How can the sun burn without oxygen in space?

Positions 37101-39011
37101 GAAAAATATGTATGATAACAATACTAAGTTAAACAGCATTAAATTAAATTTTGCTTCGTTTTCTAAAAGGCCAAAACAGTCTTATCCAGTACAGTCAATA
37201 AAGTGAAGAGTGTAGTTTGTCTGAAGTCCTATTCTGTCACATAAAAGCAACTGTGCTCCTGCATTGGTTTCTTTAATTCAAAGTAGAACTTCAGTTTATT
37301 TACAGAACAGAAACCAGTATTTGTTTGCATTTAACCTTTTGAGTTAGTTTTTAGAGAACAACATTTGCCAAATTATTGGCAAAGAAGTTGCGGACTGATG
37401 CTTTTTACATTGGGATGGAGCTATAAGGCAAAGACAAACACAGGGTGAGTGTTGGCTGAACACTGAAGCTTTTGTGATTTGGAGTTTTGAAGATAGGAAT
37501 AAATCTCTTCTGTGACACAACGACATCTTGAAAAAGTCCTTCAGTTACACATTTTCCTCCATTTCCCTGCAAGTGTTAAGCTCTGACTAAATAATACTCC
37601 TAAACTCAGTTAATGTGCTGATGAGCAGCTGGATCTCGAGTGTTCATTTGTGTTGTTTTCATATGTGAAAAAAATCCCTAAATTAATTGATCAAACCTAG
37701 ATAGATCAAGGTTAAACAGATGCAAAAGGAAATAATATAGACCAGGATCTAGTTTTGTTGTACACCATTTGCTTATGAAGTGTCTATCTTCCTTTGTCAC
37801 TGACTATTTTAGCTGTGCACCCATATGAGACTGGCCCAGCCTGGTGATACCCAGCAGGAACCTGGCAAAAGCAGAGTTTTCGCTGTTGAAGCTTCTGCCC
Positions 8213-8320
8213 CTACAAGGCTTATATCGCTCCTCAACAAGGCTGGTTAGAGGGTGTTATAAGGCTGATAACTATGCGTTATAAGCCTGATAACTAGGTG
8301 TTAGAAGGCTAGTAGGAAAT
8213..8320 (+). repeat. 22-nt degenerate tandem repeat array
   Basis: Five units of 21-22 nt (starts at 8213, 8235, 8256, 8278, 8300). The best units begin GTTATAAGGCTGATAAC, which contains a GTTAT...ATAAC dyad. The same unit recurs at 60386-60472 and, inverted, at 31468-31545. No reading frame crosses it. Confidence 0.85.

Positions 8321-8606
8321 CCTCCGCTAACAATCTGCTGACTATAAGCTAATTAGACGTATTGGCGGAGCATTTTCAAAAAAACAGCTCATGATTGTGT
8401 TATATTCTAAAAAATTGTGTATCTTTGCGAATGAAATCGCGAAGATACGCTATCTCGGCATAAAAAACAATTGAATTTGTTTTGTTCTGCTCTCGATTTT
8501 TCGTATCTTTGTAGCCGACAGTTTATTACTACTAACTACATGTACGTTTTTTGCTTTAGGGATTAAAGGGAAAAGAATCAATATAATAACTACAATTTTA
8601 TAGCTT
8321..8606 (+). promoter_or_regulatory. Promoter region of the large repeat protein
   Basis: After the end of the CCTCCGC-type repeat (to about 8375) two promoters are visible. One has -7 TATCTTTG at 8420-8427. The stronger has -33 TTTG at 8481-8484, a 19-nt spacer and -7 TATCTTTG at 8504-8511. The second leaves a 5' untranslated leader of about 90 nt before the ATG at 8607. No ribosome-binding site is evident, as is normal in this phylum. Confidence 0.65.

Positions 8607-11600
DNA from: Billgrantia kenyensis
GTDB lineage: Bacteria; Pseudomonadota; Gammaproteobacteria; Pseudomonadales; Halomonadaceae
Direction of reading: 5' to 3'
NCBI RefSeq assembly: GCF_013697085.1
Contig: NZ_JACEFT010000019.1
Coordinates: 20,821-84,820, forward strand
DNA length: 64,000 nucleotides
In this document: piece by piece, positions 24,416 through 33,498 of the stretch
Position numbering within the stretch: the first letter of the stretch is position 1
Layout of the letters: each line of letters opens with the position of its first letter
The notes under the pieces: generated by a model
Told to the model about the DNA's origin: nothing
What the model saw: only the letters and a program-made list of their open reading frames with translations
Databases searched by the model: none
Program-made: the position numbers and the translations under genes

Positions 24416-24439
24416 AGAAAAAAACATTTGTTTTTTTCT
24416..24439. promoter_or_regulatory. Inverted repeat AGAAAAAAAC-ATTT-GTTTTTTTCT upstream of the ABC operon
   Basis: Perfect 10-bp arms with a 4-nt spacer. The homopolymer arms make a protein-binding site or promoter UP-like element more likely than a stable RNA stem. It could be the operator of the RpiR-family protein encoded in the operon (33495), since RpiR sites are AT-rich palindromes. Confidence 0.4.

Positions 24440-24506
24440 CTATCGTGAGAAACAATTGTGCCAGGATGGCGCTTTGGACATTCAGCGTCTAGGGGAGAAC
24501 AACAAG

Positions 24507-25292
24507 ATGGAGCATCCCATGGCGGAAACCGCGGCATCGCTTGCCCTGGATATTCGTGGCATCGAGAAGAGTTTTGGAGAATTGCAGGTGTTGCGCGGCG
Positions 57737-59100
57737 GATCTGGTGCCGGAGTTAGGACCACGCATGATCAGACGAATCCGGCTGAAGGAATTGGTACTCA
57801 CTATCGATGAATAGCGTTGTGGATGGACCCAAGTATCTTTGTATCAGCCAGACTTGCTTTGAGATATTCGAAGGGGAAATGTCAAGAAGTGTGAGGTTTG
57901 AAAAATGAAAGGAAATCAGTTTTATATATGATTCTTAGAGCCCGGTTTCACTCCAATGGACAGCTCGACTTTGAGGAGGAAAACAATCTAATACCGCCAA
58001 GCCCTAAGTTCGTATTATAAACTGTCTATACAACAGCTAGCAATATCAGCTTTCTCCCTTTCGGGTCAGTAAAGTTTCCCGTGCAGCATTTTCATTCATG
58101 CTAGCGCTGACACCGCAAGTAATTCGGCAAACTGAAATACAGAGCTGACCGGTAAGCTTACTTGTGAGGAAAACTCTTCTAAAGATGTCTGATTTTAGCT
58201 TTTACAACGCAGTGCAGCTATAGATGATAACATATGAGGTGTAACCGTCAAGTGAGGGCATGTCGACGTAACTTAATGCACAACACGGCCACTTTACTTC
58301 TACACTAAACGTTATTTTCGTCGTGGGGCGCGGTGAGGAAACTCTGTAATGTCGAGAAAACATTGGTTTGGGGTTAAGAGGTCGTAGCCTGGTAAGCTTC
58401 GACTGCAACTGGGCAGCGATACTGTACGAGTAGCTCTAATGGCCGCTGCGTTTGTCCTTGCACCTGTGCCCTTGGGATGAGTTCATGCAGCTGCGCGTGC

Excellent question. There are many ways in which something can burn. A log in your fireplace burns. Your skin, exposed too long to the sun, burns. An unanswered question in your mind burns and, as you observed, the sun burns. Only one of these types of burning is the chemical process of combustion, a reaction that generally needs oxygen. In the combustion of molecules made of carbon (most combustion is of this sort), some initial heat such as friction or another flame breaks the chemical bonds between carbon atoms. Oxygen in the air quickly fills the empty space where the old bonds were with new bonds. These new bonds are lower in energy and we observe the extra energy as the light and heat of a flame. In combustion old bonds are broken and new bonds are made, but the atoms remain the same. The way that the sun burns is called nuclear fusion. In the sun, intense gravity forces four atoms of hydrogen to fuse into one atom of helium. One helium weighs a good bit less than four hydrogens,